If you don’t laugh you will cry. This is what sticking with it has taught me. Ultimately students will never change (at least at the age we are teaching). They are excitable, mischievous and loud. They are just children and are just being themselves. If I had that unruly fifth grade class again today and was being shot at when I was writing on the board I wouldn’t cry. I would laugh. I would make a game out of it. Maybe have one kid act as a moving target and if they hit him he has to answer a question, but if not then the shooter has to answer a question. Use what is given to you. Experience and confidence will come with time. So will teaching excellence. Life inside, and outside, the classroom will get easier and better the longer you strive for it to be so. This is what sticking with it has taught me. This is what my fellow teammates and friends have taught me. And this is what I would teach to others.

First Impressions

by Jessica Gallant

I came into this experience knowing that I had to give everything I was going to encounter a fair chance. I knew I had to have an open mind, and never forget that although the Thai way of life may be foreign to me, I am the foreigner here. I am the weird, different, unusual one, and it is I who has to adapt. I am so happy that I fully embraced this mindset, because I think that it has made my acclimation a lot easier. So far it may sound as though this wonderful frame of mind is the sole thing that has caused my first couple of weeks to be a success. This is far from the truth. I would not be where I am in this adventure if it were not for the kindness, friendship, and help of many people from Super English and people of Surat.

I have only been in Surat Thani for 38 days now, so I am still slowly reforming and shedding first impressions. I can’t believe it has only been 38 days! It feels like a lot longer than that. I don’t mean that to sound negative at all, because it is not. It’s just that going through so much change in such a short period of time can really make you feel like you’ve lived a lifetime. I have to keep reminding myself that it’s okay to run a range of emotions, being that in the past few weeks I have moved to a new country, got new roommates, and started a new job. It’s a lot to process.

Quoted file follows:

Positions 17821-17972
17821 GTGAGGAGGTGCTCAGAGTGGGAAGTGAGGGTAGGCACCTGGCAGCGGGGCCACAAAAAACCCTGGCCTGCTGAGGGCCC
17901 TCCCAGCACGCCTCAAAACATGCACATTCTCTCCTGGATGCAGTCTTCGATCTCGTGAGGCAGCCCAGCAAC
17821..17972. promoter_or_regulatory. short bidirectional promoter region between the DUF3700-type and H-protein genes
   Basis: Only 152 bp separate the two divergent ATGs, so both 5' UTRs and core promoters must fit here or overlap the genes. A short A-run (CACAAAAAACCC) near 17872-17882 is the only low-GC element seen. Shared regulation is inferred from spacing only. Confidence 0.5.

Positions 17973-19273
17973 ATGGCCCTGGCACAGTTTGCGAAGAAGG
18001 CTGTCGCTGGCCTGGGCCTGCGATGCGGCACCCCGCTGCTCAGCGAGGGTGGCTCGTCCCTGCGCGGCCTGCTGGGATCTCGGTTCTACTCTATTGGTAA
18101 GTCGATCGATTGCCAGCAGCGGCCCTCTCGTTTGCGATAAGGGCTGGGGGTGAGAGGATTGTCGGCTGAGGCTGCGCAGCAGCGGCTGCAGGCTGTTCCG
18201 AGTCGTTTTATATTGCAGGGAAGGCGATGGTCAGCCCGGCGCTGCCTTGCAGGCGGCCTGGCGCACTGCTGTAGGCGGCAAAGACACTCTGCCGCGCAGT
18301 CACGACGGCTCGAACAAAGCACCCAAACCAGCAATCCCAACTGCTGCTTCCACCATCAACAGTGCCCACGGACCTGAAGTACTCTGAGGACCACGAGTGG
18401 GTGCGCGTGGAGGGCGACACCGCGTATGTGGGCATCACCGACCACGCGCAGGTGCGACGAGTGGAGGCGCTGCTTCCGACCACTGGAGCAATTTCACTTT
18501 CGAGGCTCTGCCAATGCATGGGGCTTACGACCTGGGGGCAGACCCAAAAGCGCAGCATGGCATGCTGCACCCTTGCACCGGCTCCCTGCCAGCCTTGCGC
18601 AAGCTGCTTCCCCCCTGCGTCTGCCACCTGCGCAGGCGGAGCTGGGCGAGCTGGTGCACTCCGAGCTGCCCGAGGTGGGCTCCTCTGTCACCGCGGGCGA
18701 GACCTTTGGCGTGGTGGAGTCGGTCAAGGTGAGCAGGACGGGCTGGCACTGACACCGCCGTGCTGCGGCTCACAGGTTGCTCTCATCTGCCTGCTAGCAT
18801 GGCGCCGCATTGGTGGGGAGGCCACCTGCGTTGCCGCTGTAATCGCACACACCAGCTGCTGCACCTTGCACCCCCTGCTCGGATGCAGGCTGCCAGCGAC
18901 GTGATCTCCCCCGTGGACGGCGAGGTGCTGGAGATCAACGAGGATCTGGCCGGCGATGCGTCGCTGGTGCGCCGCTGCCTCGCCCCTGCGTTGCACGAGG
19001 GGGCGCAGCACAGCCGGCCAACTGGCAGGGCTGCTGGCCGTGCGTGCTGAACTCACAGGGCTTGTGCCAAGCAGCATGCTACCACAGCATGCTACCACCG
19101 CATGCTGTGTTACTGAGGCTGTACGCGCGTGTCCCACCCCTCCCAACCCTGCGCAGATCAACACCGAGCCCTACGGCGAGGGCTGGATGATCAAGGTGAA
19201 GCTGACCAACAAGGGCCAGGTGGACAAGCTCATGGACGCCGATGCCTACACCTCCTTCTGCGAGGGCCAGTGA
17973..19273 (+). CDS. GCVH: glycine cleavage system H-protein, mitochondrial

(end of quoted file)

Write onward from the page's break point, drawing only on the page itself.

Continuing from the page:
When I first got off the plane I was surprised. My plane was the only one on the runway; the only one in the entire Surat Thani airport. That was a first for me. I got off of the plane and Peter was waiting for me. I was so relieved; not only was he an American who spoke English, but he was as cool and nice in person as he was via the internet. We walked out of the airport and the heat hit me. I had read about, had been told about it, but you don’t really have any idea until you’ve been in it. It reminded me of a heat wave in Philly, but it was just a normal day. Then we got in a car with the steering wheel on the wrong side, and everyone was driving on the left side of the road. The ride from the airport to Surat Thani was unreal. I saw what looked like the jungle in every movie ever made about the Vietnam War. I saw countless motorbikes with little kids squished in the front not wearing helmets. I saw ramshackle stands by the side of the road selling everything you could ever want. Peter then brought me to my new house, and he brought me and my new roommates out to eat.

The first impression that I love the most was that of the town itself. That night my roommates and I decided to take a tuk tuk into town and see what it was like. We flagged one down and the driver had the cutest puppy in the tuk tuk with him! He let us hold the puppy for the entire ride, and dropped us off near Coliseum. I had no idea what Coliseum was at the time, but this quasi-mall has become an important landmark in my navigation of Surat. We wandered around looking for the night market and happened upon a huge Buddhist temple observing the Vegetarian Festival. We looked in and were immediately invited inside by the elders. They showed us how to properly light and place incense around the monument and tables, and then invited us to eat for free! They gave us many delicious curries and other vegetable dishes, and plenty of rice. One of the elder women sat down at the table with us and ate. We could not speak the same language, but there was a beautiful understanding that made me feel really welcome. It was the perfect first night here in Surat Thani.